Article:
Synod on the Family Faces Contentious Issues in Week Two

Catholic Communications, Sydney Archdiocese,
16 Oct 2015

Cardinal George Pell at the Synod on the Family

Week two of the three-week Synod on the Family at the Vatican saw predicted contentious issues discussed primarily around how the Church should treat people who divorce and remarry without first obtaining an annulment.

The 270 prelates attending the Synod on the Family comprise the Synod's 13 working groups, formed according to language.

One of the five Vatican spokespersons commenting on the Synod, Romilda Ferrauto, said the prelate's discussions widely boiled down to two separate views: either wanting to "accompany people in spite of their failures without watering down church teaching" or "warning against quick fixes or quick solutions" to pastoral problems.

Another spokesperson who is assisting the English=speaking media is Fr Tom Rosica. He said one  bishop had spoken of a need to "profess the faith with clarity, to know what the creed means and also to know not only such expressions as doors wide open but the importance of the narrow path sometimes, which is difficult to follow".

Although the Synod's deliberations are taking place behind closed doors prelates are free to make comments publicly and a number have certainly done this.

The German prelates, Polish, African, US, Honduran and others   have all put their views forward in interviews or media conferences.

And there was much excitement when a letter, said to have been signed by 13 Cardinals and hand-delivered to Pope Francis by Cardinal George Pell, Secretary for the Economy, told the Pope that changes in the Synod process "seem designed to facilitate predetermined results on important disputed questions".

This was reported as conservative bishops trying desperately to hold the line.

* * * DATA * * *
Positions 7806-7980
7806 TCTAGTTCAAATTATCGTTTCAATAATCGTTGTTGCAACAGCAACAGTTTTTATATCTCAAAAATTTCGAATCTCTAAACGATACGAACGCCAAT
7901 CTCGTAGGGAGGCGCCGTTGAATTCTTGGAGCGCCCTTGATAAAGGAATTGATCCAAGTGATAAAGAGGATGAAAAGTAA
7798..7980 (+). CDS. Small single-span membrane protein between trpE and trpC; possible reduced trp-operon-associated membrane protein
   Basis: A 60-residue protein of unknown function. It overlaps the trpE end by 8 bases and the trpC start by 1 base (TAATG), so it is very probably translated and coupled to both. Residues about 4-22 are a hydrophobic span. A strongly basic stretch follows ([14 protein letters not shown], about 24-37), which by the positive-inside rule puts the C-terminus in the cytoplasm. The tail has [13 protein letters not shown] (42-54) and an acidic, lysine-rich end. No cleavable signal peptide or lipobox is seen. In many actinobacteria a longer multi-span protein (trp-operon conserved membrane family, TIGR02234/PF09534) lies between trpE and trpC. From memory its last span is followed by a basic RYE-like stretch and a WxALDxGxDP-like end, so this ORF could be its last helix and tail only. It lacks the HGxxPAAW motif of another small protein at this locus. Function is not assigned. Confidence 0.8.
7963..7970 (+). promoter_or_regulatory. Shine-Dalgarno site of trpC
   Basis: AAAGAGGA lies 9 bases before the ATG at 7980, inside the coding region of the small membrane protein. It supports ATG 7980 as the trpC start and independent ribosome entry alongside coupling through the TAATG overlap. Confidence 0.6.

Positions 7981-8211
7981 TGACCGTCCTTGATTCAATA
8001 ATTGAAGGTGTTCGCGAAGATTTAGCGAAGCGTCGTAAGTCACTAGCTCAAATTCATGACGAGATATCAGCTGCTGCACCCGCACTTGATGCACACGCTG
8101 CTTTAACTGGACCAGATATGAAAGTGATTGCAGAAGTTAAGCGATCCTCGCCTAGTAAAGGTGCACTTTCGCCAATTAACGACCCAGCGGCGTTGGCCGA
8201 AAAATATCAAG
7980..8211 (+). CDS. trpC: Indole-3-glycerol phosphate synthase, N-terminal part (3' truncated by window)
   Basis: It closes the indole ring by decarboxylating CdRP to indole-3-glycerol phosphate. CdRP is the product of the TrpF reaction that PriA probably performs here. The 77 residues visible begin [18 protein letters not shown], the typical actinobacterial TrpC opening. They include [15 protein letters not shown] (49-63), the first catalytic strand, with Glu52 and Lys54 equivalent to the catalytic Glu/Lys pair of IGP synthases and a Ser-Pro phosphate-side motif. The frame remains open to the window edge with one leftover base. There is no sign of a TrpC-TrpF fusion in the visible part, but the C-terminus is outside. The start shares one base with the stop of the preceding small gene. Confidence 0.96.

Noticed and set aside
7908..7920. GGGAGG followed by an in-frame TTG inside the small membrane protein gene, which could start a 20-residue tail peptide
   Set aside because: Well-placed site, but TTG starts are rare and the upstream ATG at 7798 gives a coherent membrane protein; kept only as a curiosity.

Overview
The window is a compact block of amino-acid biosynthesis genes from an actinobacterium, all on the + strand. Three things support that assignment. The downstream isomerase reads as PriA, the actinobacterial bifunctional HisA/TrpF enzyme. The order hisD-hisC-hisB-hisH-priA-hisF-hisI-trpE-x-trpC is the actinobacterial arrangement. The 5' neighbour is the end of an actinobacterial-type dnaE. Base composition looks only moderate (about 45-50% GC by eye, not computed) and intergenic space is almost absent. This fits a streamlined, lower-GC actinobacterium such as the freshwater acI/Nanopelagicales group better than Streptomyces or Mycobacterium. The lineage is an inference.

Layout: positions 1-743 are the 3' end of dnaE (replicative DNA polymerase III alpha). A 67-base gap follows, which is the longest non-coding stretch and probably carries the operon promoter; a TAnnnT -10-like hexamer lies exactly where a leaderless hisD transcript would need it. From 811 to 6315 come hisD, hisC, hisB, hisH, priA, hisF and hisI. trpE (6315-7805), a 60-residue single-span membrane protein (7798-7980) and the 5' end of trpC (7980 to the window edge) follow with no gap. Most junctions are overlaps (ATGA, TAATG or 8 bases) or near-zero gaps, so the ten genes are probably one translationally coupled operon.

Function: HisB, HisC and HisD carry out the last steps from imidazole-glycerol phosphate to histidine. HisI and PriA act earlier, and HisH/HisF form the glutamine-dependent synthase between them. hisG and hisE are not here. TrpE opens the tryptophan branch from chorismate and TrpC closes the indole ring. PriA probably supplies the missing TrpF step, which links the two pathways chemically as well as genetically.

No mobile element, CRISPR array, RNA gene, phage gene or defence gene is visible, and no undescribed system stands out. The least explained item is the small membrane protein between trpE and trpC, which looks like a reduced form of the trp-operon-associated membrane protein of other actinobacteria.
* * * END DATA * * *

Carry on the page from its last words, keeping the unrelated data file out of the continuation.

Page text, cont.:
Story of the letter was published by a journalist whose press credentials were stripped by the Holy See last June after he leaked a copy of the Pope's encyclical on the environment.

Four named Cardinals later denied having signed the letter.

In a statement ¬released after the leaking of the letter, a spokesman for Cardinal Pell said: "There is strong agreement in the synod on most points but obviously there is some disagreement because minority elements want to change the church's teachings on the proper dispositions necessary for the ¬reception of communion. Obviously there is no possibility of change on this doctrine." The spokesman also said ¬private letters should remain ¬private.

However  New York Archbishop Cardinal Timothy Dolan was happy to provide some background on the letter. He told an American interviewer when he arrived in Rome Cardinal Pell and some other bishops had a conversation in which they "shared some concerns". He said there were three key areas: the Synod's working document (Instrumentum Laboris); the process; and composition of the 10-person special commission set up by the Pope to draft the Synod's final document.